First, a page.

See the flarcreate(1M) for more advanced archive creation examples.

  2. Copy the archive to the target guest domain.
  3. On the target system, move the SAN storage and connect it to the target system.
  4. On the control domain, add the SAN storage LUN, which includes the Oracle Automatic Storage Management file system (c5t40d0s6) into the guest domain:

    primary# ldm add-vdsdev /dev/dsk/c5t40d0s6 oradata@primary-vds0
    primary# ldm add-vdisk oradata oradata@primary-vds0 ldg1
    
  5. On the guest domain, verify that you can access the LUN.

    The LUN appears as c0d2 in the guest domain and it is a LUN from the storage array (c5t40d0s6) added by the control domain.

    Note: LUNs often appear with different names on different servers.

    guest# format
    Searching for disks...done
    
    AVAILABLE DISK SELECTIONS:
    0. c0d0
    /virtual-devices@100/channel-devices@200/disk@0
    1. c0d2
    /virtual-devices@100/channel-devices@200/disk@2
    
  6. Verify that the guest domain has the second network interface (vnet1):

    guest# dladm show-dev vnet1
    
  7. Use the zonecfg command to set up the Oracle Solaris 8 branded zone, s8-zone, on the guest domain.

    Listing 3 shows the output of the zonecfg -z s8-zone info command after the configuration is complete.

    guest# zonecfg -z s8-zone info 
    zonename: s8-zone
    zonepath: /zones/s8-zone
    brand: solaris8
    autoboot: true
    bootargs:
    pool:
    limitpriv: default,proc_priocntl,proc_lock_memory
    scheduling-class: FSS
    ip-type: exclusive
    hostid:
    net:
            address not specified
            physical: vnet1
            defrouter not specified
    device
           match: /dev/rdsk/c0d2s0
    attr:
            name: machine
            type: string
            value: sun4u
    

    Listing 3. Setting Up the Branded Zone

  8. Install the Oracle Solaris 8 zone using the zoneadm command.

    In the following example:

    • -z specifies the zone name.
    • -p specifies that we preserve system identity.
    • -a specifies the archive location.
    guest# zoneadm -z s8-zone install -p -a /export/home/s8-system.flar
    
  9. Boot the Oracle Solaris 8 zone:

    guest# zoneadm -z s8-zone boot
    guest# zlogin -C s8-zone 
    sol8_zone# su - oracle
    
  10. Modify the Oracle Automatic Storage Management disk ownership:

    sol8_zone# chown oracle:dba /dev/rdsk/c0d2s0 
    
  11. Start the Oracle listener:

    sol8_zone$ lsnrctl start
    
  12. Start the Oracle Automatic Storage Management instance, as shown in Listing 4:

    sol8_zone$ export ORACLE_SID=+ASM
    sol8_zone$ sqlplus / as sysdba
    
    SQL*Plus: Release 10.2.0.5.0 - Production on Sun Aug 26 14:36:44 2012
    Copyright (c) 1982, 2010, Oracle. All Rights Reserved.
    
    Connected to an idle instance.
    
    SQL> startup
    ASM instance started
    
    Total System Global Area 130023424 bytes
    Fixed Size 2050360 bytes
    Variable Size 102807240 bytes
    ASM Cache 25165824 bytes
    ASM diskgroups mounted
    SQL> quit
    Disconnected from Oracle Database 10g Enterprise Edition Release 10.2.0.5.0 - 64bit Production
    With the Partitioning, OLAP, Data Mining and Real Application Testing options
    

    Listing 4. Starting the Oracle Automatic Storage Management Instance

  13. Start the database, as shown in Listing 5:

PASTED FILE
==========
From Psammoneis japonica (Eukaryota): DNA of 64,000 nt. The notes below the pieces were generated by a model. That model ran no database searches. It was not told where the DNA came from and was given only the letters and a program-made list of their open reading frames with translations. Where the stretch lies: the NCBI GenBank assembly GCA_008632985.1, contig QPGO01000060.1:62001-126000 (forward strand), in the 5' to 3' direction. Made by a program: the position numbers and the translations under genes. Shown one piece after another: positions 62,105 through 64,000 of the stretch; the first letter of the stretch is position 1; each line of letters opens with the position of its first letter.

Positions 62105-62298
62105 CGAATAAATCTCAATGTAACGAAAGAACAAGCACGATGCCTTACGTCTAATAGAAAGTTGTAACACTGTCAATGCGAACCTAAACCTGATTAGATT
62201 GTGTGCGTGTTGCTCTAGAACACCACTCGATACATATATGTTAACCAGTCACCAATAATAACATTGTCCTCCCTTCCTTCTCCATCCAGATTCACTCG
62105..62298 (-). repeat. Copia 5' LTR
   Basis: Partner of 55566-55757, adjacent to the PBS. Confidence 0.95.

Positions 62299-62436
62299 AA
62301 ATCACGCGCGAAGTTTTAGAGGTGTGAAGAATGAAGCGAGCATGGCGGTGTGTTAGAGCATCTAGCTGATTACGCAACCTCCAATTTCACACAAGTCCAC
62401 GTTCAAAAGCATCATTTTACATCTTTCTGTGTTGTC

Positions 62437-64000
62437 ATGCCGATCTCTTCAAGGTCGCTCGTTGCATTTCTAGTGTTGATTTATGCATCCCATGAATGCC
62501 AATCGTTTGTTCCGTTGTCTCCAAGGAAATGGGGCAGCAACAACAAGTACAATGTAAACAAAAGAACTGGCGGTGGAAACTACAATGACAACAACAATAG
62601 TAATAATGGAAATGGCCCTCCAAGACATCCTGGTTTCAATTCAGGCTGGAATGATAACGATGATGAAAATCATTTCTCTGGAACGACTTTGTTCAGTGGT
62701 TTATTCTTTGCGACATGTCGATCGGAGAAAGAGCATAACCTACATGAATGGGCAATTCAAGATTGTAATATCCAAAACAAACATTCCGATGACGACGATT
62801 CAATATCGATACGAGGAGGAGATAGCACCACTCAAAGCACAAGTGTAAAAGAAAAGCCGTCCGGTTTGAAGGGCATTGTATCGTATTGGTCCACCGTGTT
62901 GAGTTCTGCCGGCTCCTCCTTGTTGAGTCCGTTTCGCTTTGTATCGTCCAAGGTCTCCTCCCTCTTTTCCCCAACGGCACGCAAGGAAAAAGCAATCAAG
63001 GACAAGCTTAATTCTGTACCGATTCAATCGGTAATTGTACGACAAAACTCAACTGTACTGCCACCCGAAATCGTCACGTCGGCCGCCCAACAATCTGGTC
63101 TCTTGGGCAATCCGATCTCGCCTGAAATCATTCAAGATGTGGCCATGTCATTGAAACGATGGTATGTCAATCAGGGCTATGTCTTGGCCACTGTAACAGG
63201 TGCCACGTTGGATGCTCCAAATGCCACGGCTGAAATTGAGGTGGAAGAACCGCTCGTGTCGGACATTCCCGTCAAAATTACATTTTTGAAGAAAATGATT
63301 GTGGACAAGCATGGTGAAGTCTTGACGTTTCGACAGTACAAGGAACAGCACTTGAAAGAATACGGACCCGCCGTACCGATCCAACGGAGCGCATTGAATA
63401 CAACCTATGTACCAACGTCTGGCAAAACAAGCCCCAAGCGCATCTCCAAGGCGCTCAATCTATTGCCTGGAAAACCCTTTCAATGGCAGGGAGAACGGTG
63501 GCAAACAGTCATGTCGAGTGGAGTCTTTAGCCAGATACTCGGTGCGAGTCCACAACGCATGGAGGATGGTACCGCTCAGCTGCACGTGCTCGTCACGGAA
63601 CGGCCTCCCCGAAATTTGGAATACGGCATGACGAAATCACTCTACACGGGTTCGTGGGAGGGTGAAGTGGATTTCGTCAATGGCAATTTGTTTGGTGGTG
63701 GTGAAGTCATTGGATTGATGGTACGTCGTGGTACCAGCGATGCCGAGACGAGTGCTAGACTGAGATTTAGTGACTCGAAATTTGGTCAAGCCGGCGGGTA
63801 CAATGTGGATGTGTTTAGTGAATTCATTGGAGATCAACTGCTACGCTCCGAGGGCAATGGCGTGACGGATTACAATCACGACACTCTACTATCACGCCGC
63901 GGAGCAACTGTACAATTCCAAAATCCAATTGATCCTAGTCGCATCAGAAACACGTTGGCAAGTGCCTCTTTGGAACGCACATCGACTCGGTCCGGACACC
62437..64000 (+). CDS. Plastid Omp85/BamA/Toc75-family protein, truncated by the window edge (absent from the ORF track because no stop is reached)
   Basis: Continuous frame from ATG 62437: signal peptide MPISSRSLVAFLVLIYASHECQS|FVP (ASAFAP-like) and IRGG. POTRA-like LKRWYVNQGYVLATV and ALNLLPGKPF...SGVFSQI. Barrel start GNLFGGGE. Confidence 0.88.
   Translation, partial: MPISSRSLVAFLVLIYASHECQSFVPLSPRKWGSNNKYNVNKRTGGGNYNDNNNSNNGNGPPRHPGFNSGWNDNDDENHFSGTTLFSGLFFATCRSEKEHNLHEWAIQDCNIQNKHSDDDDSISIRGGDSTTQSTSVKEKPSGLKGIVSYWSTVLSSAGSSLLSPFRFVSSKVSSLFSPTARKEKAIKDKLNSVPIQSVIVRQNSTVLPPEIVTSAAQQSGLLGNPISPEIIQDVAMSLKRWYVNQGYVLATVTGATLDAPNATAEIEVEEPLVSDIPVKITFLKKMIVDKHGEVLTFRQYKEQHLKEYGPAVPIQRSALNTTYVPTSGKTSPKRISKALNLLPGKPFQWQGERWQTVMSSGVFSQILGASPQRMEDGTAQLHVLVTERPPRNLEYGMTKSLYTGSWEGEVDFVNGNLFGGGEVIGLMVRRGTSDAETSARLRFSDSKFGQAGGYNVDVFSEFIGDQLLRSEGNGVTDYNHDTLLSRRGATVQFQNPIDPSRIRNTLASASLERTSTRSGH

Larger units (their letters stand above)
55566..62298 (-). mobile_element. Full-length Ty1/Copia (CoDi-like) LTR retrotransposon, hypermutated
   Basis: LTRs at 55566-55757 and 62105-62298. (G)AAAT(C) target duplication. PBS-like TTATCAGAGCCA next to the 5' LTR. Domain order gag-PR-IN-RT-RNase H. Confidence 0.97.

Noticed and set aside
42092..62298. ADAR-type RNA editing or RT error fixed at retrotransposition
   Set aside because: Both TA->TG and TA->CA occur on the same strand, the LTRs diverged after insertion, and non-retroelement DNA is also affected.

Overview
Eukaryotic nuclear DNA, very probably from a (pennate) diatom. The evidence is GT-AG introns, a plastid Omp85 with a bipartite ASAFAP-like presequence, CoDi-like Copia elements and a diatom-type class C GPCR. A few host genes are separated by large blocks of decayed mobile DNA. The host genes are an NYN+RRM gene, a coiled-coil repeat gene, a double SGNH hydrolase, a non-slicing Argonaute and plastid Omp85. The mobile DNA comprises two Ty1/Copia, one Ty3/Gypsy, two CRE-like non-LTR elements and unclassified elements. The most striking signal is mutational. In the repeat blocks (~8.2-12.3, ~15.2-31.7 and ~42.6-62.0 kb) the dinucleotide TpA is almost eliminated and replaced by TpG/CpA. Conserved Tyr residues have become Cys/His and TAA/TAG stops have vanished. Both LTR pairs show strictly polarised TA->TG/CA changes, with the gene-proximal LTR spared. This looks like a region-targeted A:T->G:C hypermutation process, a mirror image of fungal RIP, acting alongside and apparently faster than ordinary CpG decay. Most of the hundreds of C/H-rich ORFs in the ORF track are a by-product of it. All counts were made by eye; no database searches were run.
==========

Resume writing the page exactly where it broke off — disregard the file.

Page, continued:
sol8_zone$ export ORACLE_SID=ORA10
    sol8_zone$ sqlplus / as sysdba
    
    SQL*Plus: Release 10.2.0.5.0 - Production on Sun Aug 26 14:37:13 2012
    Copyright (c) 1982, 2010, Oracle. All Rights Reserved.
    
    Connected to an idle instance.
    
    SQL> startup
    ORACLE instance started.
    
    Total System Global Area 1610612736 bytes
    Fixed Size 2052448 bytes
    Variable Size 385879712 bytes
    Database Buffers 1207959552 bytes
    Redo Buffers 14721024 bytes
    Database mounted.
    Database opened.
    

    Listing 5. Starting Oracle Database

Example That Changes Host Information

In the first example, we preserved the host information, which includes the host name, IP address, and name services configuration. Sometimes during P2V migration, we need to change the host information, for example, changing the IP address or host name.

In this second example, we will modify the host name. All the steps are the same as in the first example until you reach the point where you install the Oracle Solaris 8 zone. At that point, use the following steps instead.

  1. Run the following command:

    guest# zoneadm -z s8-zone install -u -a /net/server/s8_image.flar
    
  2. Boot the Oracle Solaris 8 zone:

    guest# zoneadm -z s8-zone boot
    
  3. Configure the zone with a new IP address and a new host name:

    guest# zlogin -C s8-zone
    
  4. Modify the Oracle Automatic Storage Management disk ownership:

    sol8_zone# chown oracle:dba /dev/rdsk/c0d2s0
    sol8_zone# cd $ORACLE_HOME/bin
    
  5. Reconfigure the Oracle Automatic Storage Management parameters, as shown in Listing 6:

    sol8_zone# ./localconfig delete
    
    Aug 27 05:17:11 s8-zone last message repeated 3 times
    Aug 27 05:17:28 s8-zone root: Oracle CSSD being stopped
    Stopping CSSD.
    Unable to communicate with the CSS daemon.
    Shutdown has begun. The daemons should exit soon.
    sol8_zone# ./localconfig add
    
    Successfully accumulated necessary OCR keys.
    Creating OCR keys for user 'root', privgrp 'other'..
    Operation successful.
    Configuration for local CSS has been initialized
    
    sol8_zone# su - oracle
    

    Listing 6. Reconfiguring Parameters

  6. Start the listener, Oracle Automatic Storage Management, and Oracle Database the same way you did in the first example.

See Also

For more information about installing Oracle Solaris on a guest domain, see the "Installing Oracle Solaris OS on a Guest Domain" section of the Oracle VM Server for SPARC 2.2 Administration Guide.

About the Author

Orgad Kimchi is a principle software engineer on the ISV Engineering team at Oracle (formerly Sun Microsystems). For 5 years he has specialized in virtualization and cloud computing technologies.

Revision 1.0, 10/10/2012